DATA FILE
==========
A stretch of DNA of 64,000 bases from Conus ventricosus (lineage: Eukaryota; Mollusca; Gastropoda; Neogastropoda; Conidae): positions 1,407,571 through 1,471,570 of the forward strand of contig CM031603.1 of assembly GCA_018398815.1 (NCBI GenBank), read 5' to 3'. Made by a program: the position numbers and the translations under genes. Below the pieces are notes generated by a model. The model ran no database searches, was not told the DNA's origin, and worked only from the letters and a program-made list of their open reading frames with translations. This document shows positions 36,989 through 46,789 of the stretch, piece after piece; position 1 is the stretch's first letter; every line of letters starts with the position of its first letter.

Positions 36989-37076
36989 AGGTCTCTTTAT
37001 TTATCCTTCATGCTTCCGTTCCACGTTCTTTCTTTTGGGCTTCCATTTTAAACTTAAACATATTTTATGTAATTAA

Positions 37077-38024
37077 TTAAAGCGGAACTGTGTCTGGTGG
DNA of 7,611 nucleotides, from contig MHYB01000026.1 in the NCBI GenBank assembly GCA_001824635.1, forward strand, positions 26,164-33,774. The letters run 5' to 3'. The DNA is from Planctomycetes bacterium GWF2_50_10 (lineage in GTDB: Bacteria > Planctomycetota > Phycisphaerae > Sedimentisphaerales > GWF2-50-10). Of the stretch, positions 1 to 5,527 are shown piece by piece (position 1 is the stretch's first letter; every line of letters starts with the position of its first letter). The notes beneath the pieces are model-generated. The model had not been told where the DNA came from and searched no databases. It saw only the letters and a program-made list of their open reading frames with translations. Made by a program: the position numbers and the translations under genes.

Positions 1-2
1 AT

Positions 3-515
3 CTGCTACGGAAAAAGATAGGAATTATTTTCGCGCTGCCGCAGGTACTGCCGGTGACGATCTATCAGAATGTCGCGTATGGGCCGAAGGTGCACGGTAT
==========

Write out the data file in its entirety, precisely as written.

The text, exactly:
A stretch of DNA of 64,000 bases from Conus ventricosus (lineage: Eukaryota; Mollusca; Gastropoda; Neogastropoda; Conidae): positions 1,407,571 through 1,471,570 of the forward strand of contig CM031603.1 of assembly GCA_018398815.1 (NCBI GenBank), read 5' to 3'. Made by a program: the position numbers and the translations under genes. Below the pieces are notes generated by a model. The model ran no database searches, was not told the DNA's origin, and worked only from the letters and a program-made list of their open reading frames with translations. This document shows positions 36,989 through 46,789 of the stretch, piece after piece; position 1 is the stretch's first letter; every line of letters starts with the position of its first letter.

Positions 36989-37076
36989 AGGTCTCTTTAT
37001 TTATCCTTCATGCTTCCGTTCCACGTTCTTTCTTTTGGGCTTCCATTTTAAACTTAAACATATTTTATGTAATTAA

Positions 37077-38024
37077 TTAAAGCGGAACTGTGTCTGGTGG
DNA of 7,611 nucleotides, from contig MHYB01000026.1 in the NCBI GenBank assembly GCA_001824635.1, forward strand, positions 26,164-33,774. The letters run 5' to 3'. The DNA is from Planctomycetes bacterium GWF2_50_10 (lineage in GTDB: Bacteria > Planctomycetota > Phycisphaerae > Sedimentisphaerales > GWF2-50-10). Of the stretch, positions 1 to 5,527 are shown piece by piece (position 1 is the stretch's first letter; every line of letters starts with the position of its first letter). The notes beneath the pieces are model-generated. The model had not been told where the DNA came from and searched no databases. It saw only the letters and a program-made list of their open reading frames with translations. Made by a program: the position numbers and the translations under genes.

Positions 1-2
1 AT

Positions 3-515
3 CTGCTACGGAAAAAGATAGGAATTATTTTCGCGCTGCCGCAGGTACTGCCGGTGACGATCTATCAGAATGTCGCGTATGGGCCGAAGGTGCACGGTAT